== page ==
Amidst all the sunny, sweaty, summery blockbusters and Hollywood movies, Netflix released the cool, autumnal Stranger Things. Much has been written on its nostalgic 80s themes and its countless references to Steven Spielberg, Stephen King, and John Carpenter. Intertextuality plays a huge part in this spooky sci-fi series, and it is worth analyzing, but there is so much more to it than that.
Emily Nussbaum at The New Yorker writes that what sets this show apart is its haunting, melancholy feeling, and its respect for both childhood and adult grief. Characters openly suffer through the confusion and heartbreak of loss when Will Byers (Noah Schnapp) goes missing, and is then thought to be dead. A heaviness pervades the series – Joyce Byers (Winona Ryder) cries in agony, barely sleeps, and frantically moves through her house trying to communicate with her missing son. Will’s closest friends – Mike (Finn Wolfhard), Dustin (Gaten Matarazzo), and Lucas (Caleb McLaughlin) – face terrifying feelings, people, and monsters as they search for their lost companion.
Grief is confusing and messy, and does not really make a lot of sense. Stranger Things brings to mind Twin Peaks – a strange little town loses a bright young person, and everyone attempts to deal with the mysteries surrounding these losses. Much like Twin Peaks, Stranger Things posits that maybe some things are just too horrible to occur in the known, natural world. The supernatural is the only way to explain the brutal murder of a young girl, or the sudden disappearance of a responsible and sweet young boy. Both of these television series attempt to provide us with some comfort by showing us that horrible things such as these can only be explained by something that defies all laws of nature. Will is abducted by a huge, frightening alien-like monster, who takes him into the “Upside-Down”: it is like our world, but it is grey, empty, and terrifying. That is the kind of place where mothers lose their children.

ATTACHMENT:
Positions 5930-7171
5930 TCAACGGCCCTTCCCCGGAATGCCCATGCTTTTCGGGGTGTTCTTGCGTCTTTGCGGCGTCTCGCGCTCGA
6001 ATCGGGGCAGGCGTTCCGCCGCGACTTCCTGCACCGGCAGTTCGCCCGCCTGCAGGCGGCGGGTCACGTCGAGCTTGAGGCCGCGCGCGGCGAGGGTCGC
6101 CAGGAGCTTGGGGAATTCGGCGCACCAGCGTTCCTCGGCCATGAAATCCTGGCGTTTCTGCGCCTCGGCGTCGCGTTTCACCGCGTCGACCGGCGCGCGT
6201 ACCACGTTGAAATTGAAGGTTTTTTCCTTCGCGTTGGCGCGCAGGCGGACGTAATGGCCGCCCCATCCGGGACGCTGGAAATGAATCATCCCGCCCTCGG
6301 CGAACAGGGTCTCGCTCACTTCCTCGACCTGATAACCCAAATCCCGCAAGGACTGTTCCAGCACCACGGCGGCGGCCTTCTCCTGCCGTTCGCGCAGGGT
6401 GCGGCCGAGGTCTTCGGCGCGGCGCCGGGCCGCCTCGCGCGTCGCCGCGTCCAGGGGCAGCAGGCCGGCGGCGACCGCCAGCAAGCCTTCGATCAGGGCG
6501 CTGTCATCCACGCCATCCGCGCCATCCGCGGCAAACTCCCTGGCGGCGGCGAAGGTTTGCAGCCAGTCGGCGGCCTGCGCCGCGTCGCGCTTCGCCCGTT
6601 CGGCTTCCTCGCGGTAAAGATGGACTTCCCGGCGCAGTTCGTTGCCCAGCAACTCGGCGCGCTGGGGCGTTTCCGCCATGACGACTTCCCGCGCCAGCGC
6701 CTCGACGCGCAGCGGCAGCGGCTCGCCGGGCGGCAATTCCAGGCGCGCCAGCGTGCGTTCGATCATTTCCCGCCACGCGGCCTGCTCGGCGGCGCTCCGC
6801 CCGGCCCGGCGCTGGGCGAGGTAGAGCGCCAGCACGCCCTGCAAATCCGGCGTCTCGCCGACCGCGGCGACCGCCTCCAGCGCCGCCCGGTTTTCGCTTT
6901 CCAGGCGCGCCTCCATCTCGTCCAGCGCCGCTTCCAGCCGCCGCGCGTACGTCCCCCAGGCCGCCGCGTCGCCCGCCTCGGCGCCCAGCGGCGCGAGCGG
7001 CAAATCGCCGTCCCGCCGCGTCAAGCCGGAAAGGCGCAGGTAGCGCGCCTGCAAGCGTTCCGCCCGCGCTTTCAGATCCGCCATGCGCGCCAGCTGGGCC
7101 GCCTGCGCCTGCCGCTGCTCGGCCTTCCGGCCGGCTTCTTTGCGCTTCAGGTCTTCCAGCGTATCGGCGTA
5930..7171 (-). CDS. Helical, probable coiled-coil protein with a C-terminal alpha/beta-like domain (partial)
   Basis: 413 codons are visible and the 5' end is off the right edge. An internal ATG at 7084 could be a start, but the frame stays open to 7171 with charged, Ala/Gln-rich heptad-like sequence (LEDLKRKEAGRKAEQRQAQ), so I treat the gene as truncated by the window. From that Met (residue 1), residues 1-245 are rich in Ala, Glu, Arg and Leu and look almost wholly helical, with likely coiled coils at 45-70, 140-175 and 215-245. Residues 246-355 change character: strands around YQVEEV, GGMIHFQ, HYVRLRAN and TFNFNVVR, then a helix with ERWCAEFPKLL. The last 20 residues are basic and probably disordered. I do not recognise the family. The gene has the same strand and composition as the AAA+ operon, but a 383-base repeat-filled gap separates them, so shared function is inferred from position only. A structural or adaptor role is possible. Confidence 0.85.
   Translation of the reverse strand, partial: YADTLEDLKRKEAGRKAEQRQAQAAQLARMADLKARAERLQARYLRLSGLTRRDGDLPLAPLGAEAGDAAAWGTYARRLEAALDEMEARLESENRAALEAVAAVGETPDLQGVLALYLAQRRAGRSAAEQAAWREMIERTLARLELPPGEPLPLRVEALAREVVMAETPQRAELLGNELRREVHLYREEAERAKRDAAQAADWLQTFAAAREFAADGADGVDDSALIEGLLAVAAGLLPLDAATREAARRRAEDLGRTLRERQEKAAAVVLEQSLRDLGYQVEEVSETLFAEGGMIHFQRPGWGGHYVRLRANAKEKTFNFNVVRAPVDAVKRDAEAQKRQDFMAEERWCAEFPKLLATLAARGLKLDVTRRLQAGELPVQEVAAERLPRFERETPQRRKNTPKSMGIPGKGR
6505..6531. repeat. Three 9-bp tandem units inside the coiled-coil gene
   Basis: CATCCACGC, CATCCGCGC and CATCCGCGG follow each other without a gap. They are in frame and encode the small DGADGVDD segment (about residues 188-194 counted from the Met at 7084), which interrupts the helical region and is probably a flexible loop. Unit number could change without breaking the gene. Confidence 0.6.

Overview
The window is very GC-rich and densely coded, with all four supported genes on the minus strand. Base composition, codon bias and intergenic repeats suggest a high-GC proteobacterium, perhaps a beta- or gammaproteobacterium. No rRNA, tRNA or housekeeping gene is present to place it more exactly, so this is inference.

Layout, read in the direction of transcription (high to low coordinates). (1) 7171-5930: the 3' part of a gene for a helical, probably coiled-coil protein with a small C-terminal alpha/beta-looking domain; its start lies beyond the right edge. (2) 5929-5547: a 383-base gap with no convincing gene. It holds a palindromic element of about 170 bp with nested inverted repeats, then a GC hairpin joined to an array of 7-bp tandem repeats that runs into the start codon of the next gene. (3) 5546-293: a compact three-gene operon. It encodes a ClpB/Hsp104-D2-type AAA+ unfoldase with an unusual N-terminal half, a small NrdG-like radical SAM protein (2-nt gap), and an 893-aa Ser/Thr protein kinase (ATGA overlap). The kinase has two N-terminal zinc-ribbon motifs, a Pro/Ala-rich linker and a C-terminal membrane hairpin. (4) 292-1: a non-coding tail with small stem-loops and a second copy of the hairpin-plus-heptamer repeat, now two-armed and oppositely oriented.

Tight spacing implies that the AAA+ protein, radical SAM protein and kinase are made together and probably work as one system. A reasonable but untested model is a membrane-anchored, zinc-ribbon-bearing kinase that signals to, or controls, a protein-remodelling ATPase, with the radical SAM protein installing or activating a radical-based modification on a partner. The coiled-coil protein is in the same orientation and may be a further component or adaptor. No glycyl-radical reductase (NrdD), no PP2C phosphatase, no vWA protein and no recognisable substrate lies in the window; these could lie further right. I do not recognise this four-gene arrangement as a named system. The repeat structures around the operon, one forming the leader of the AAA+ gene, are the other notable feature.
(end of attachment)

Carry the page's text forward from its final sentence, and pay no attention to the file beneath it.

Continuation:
It also deals with the long-lasting affects of trauma. Eleven (Millie Bobby Brown) was kidnapped and kept in a strange government testing lab run by Dr. Martin Brenner (Matthew Modine – cold as ICE). After she escapes and starts spending time with Will’s buddies, she suffers all kinds of post-traumatic stress symptoms. Certain sounds, words, and images trigger memories of the horrible things she was subjected to at Hawkins Laboratory. She was tested on, submerged underwater, and left to deal with the monster from the Upside-Down. She had to venture there alone, and she is left with emotional and mental scars. Eleven does not speak very much, as a result of her previous isolation. The chief of Hawkins police, Jim Hopper (David Harbour) also suffers from trauma, although very different from Eleven’s. He lost his daughter to childhood cancer when she was just a little girl. His search for Will, and Joyce’s grief, frequently trigger traumatic memories for him, that cause him to stop in his tracks. He is almost blown over by the size and force of his grief. This makes him even more determined to help Joyce find her son. Trauma is processed differently by everyone, and Stranger Things gives us both the perspective of an isolated young girl, and a broken-hearted adult man.